I think most of us will grimace when we watch re-runs of the Simpson’s where the old man gets hit in the groin with a football. Okay, haha – it’s also a little bit funny. These comical collisions might be avoided by our beloved cartoon’s character’s lightning-speed reflexes, but in reality painful impact injuries to the groin do occur.
The good news is that physiotherapists treat these injuries, along with a multitude of other groin injuries and pain syndromes. As treatment options broaden, some physiotherapists are also advancing their training to include the field of Men’s Pelvic Health Physiotherapy.
The “groin” is often considered the triangular part of the upper thigh which is bordered by the pubic bone, abdomen and the femur (long thigh bone).
The soft tissue and other important bits that are around this area include the testicles,femoral artery/vein, thigh muscles such as the adductors, the abdominal muscles, nerves, and of course, the pelvic floor muscles. There’s a lot going on in that little triangle – no wonder it hurts so much if a stray football makes contact!
Despite the proximity of the hip to the painful groin, the hip is just one of the many areas of the body that can cause groin pain and dysfunction. Having a qualified physiotherapist examine your whole body is crucial to determine the source of your groin pain.
A football or other blunt trauma to the groin area seems pretty straight forward in terms of the source of injury. The impact of the trauma can bruise the surrounding tissue, leading it to become inflamed and tender to the touch. Bearing weight on that leg might be difficult for a short period and it might be sore to move the leg for a couple of days. In this case, applying ice, resting, and wearing compression shorts may be the treatment indicated for the following few days. (If you want to know about using ice read our recent blog article here.)
But what if the pain doesn’t go away in a few days? Or, what if you have groin pain that didn’t come from a direct injury?
Groin pain in men can be from serious testicular or other medical problems that a physiotherapist cannot treat. The Mayo Clinic advises you to seek immediate medical attention if you are experiencing the following:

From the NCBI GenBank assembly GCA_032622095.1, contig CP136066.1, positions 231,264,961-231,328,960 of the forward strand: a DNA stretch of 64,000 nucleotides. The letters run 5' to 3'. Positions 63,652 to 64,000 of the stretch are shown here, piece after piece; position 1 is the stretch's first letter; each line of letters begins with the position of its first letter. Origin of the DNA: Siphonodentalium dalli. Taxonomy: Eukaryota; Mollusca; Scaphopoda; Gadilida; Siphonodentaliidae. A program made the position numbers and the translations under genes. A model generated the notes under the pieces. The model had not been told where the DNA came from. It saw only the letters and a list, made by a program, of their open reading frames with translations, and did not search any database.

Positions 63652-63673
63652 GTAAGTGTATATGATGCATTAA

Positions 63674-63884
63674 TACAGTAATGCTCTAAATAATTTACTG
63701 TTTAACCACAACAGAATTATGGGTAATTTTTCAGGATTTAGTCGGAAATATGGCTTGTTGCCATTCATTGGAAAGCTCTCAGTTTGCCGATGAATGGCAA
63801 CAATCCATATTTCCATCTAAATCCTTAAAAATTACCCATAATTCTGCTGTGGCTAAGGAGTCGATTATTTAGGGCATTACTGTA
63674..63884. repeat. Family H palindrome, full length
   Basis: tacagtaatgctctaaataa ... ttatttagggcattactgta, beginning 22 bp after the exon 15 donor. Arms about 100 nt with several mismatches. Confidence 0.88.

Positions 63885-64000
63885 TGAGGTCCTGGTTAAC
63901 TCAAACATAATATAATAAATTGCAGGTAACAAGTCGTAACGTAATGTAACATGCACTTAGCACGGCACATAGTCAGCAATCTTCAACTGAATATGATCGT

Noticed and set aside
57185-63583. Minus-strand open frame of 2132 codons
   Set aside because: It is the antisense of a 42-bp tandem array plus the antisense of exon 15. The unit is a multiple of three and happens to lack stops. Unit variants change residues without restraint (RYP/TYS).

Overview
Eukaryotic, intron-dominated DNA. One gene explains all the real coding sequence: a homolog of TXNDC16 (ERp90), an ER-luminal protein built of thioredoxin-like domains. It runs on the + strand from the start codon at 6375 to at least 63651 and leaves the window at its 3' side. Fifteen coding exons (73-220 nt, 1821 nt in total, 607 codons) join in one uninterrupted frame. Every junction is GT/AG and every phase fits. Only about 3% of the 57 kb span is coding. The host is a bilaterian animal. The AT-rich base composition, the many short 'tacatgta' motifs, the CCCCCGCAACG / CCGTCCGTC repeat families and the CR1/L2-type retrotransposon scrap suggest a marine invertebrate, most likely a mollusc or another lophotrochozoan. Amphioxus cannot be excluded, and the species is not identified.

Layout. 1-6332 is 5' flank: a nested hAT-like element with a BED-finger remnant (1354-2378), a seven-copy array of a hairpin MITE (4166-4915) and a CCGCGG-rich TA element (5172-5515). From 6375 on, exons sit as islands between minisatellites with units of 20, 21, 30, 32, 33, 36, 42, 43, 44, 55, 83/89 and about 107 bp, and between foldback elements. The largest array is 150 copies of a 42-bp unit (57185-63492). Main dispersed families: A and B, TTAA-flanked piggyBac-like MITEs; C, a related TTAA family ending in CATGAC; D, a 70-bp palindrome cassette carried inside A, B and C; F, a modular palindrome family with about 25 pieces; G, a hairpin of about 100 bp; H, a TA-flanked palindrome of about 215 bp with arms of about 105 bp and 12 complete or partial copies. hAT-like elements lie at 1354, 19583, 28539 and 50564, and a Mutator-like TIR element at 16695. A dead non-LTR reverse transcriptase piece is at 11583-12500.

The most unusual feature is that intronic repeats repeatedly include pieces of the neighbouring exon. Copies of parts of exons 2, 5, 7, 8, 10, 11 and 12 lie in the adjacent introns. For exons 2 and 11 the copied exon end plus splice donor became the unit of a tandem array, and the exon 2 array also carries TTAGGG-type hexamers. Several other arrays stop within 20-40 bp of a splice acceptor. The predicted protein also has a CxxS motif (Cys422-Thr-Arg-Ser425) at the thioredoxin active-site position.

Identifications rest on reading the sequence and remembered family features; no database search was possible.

A strained “groin muscle” is a common culprit of groin pain.
This can happen from a slip on ice, an over-zealous push-off to start a race, or repetitive use of the inner thigh muscles. Abdominal muscles are also suspected in this area as these muscles can also be strained from repetitive movements or overtraining. Even with a specific muscle in mind that is leading to the pain, other muscles also need to be looked at to determine if there are any imbalances that contribute to the groin pain. We now start looking more globally to complete the clinical picture and get things on the mend.
The pelvic floor muscles really need a mention here. They play a key role in supporting the pelvis, abdomen, and hip. The 5 S’s of function of the male pelvic floor muscles are:
There is a likelihood that some groin pain conditions have a dysfunctional pelvic floor muscle component. If there is an imbalance between the hip adductor muscles and abdominal muscles, the pelvic floor muscles will respond to try and correct the forces on them. This can cause tight and less responsive pelvic floor muscle contractions leading to a number of disorders:
The pudendal nerve comes from the sacral spinal nerve supply.
This nerve provides motor control to the pelvic floor muscles. It also provides sensation to the perineal area and genitals. It can be injured with falls onto the buttocks, cycling or pelvic surgeries. If the pelvic floor or hip muscles are too tight and overactive this can lead to compression of the pudendal nerve. Symptoms of pudendal neuralgia are varied but can include pain at the lower buttocks and inner thigh (groin).
Other nerves such as those running along the front of the lumbar spine and across the groin can have a regional pain effect. Any dysfunction from the upper lumbar area (L1, L2) could potentially cause groin, thigh, or genital type pain.
Groin pain can also mean a hernia.
Specifically, an inguinal hernia in men is where the intestines push through a weak spot or a tear in the lower abdominal wall, often in the inguinal canal. The inguinal canal is where the spermatic cord passes from the abdomen to the scrotum in this groin “triangle”. If your physiotherapists suspect an inguinal hernia, they will refer you to see your doctor and gets tests done to confirm.
This type of groin pain may require surgery or medications. Where physiotherapists play a role is to show you how to use your body’s biomechanics to its fullest potential, without placing excessive pressure on your abdomen or groin. Often this means learning proper lifting techniques, improving breathing patterns, and reducing constipation.
Once the source of the groin pain is determined, the physiotherapist will make a treatment plan to address eliminating the pain, restoring balance to the muscular system, and guiding you back to activity and sport while giving you strategies to prevent issues from recurring.
When the pelvic floor is involved, see a pelvic health physiotherapist who is specially trained to access these muscles. For men, this means a rectal exam and treatment of these muscles internally. Often, trigger point release of these tight muscles is very beneficial to relieving the pain. When pelvic floor treatment is indicated, patients soon realize the value and importance of treating their pelvic floor, and other areas in order to eliminate their groin pain.